A rim pad provides additional ground clearance for the foot and also some cushion for the area of the sole covered by the shoe. It also provides less frog engagement with the ground because it pad elevates the hoof without covering the frog with the same amount of material. IMO a rim pad is the antithesis of "support." because it elevates the entire hoof and prevents the sole and frog from sharing weight distribution on hard ground. The only time I use a leather rim pad is when I have to fix a horse that was crippled by a previous farrier trimming the foot too short and making the horse lame.

            Full pads protect the sole and can also provide some additional weight sharing (passive support) in hard ground by engaging the frog and sole, and active support in soft ground by increasing weight distribution surface area in the heel - thus preventing the heels from sinking into the footing and locking the foot to the ground so that it cannot twist under a load. Altering the loading phase of the stride so the foot is not firmly locked to the ground by sinking into deep footing may have significant benefit to the hocks and stifles.


            • Original Poster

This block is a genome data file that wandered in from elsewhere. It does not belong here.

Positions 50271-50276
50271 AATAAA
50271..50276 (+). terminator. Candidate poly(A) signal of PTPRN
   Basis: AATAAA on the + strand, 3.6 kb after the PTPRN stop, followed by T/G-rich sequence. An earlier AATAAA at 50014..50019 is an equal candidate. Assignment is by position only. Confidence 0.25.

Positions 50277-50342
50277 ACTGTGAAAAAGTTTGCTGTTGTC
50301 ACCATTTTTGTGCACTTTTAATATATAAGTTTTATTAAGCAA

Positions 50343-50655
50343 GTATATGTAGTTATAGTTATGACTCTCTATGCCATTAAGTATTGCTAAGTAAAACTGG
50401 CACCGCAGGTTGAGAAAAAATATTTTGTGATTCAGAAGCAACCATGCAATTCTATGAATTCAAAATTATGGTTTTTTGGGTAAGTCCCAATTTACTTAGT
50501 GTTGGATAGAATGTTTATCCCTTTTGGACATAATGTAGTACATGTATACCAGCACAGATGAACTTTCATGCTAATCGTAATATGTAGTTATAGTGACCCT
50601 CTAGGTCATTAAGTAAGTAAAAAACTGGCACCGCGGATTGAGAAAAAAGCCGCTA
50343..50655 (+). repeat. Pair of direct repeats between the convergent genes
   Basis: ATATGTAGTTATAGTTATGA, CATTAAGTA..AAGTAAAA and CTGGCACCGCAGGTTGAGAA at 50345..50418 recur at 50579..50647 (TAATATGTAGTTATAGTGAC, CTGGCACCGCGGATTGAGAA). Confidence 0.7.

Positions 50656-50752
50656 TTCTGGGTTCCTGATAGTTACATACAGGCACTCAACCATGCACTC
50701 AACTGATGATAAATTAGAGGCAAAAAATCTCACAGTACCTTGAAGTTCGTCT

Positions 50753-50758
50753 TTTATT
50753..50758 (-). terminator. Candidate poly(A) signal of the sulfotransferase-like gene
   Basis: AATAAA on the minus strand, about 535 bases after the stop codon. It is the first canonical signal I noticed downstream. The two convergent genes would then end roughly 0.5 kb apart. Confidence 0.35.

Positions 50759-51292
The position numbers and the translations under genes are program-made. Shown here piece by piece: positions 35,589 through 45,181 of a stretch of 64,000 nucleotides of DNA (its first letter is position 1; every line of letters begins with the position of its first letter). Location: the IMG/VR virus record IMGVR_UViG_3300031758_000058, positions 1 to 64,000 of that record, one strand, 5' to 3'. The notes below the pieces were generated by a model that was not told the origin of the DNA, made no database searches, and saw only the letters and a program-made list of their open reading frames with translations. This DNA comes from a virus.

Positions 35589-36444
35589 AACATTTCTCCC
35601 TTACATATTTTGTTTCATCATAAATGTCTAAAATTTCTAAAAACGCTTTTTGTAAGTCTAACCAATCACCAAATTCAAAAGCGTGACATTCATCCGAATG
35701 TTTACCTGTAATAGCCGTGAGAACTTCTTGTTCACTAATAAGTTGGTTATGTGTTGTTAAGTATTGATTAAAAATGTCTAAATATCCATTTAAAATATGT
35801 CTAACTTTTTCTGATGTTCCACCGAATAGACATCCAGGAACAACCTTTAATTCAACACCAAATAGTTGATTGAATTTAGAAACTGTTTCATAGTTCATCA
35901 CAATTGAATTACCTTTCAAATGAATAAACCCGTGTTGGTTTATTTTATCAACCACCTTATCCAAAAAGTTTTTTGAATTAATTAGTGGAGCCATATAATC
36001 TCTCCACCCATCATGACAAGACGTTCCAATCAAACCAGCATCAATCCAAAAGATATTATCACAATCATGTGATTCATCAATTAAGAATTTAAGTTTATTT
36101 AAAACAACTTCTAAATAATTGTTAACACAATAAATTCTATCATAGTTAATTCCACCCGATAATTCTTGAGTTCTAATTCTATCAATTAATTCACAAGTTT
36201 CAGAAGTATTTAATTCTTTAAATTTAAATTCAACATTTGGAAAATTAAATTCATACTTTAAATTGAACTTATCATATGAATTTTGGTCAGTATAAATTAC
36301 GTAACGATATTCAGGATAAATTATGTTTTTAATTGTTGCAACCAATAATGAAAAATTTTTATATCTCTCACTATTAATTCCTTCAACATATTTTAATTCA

Thanks Tom for the insight. Great explanation of the difference between the function of the rim pad and the full leather. We took off all pads today because of the bad thrush in his LF, cleaned it out really good and I am treating it with Tomorrow dry cow and keeping the foot as clean as possible. We are going to leave the pads off during mud season and I am going to use durasole in hopes of thickening/hardening the soles in the meantime.

              We initially started using leather pads on this horse's fronts about 5 years ago because he would become foot sore in the late summer with the hard ground. Pads eliminated that problem 100%. As he has become older the vet suggested full leather pads and MC packing all around for protection of his thin soles and also to provide support of the hocks in the back. It seems to have done the trick. I think at this point the rim pads will not really be any help for my horses needs and I am better off doing a few shoeing cycles w/o pads and using durasole and then putting the pads back on come summer.

              Thanks again for the help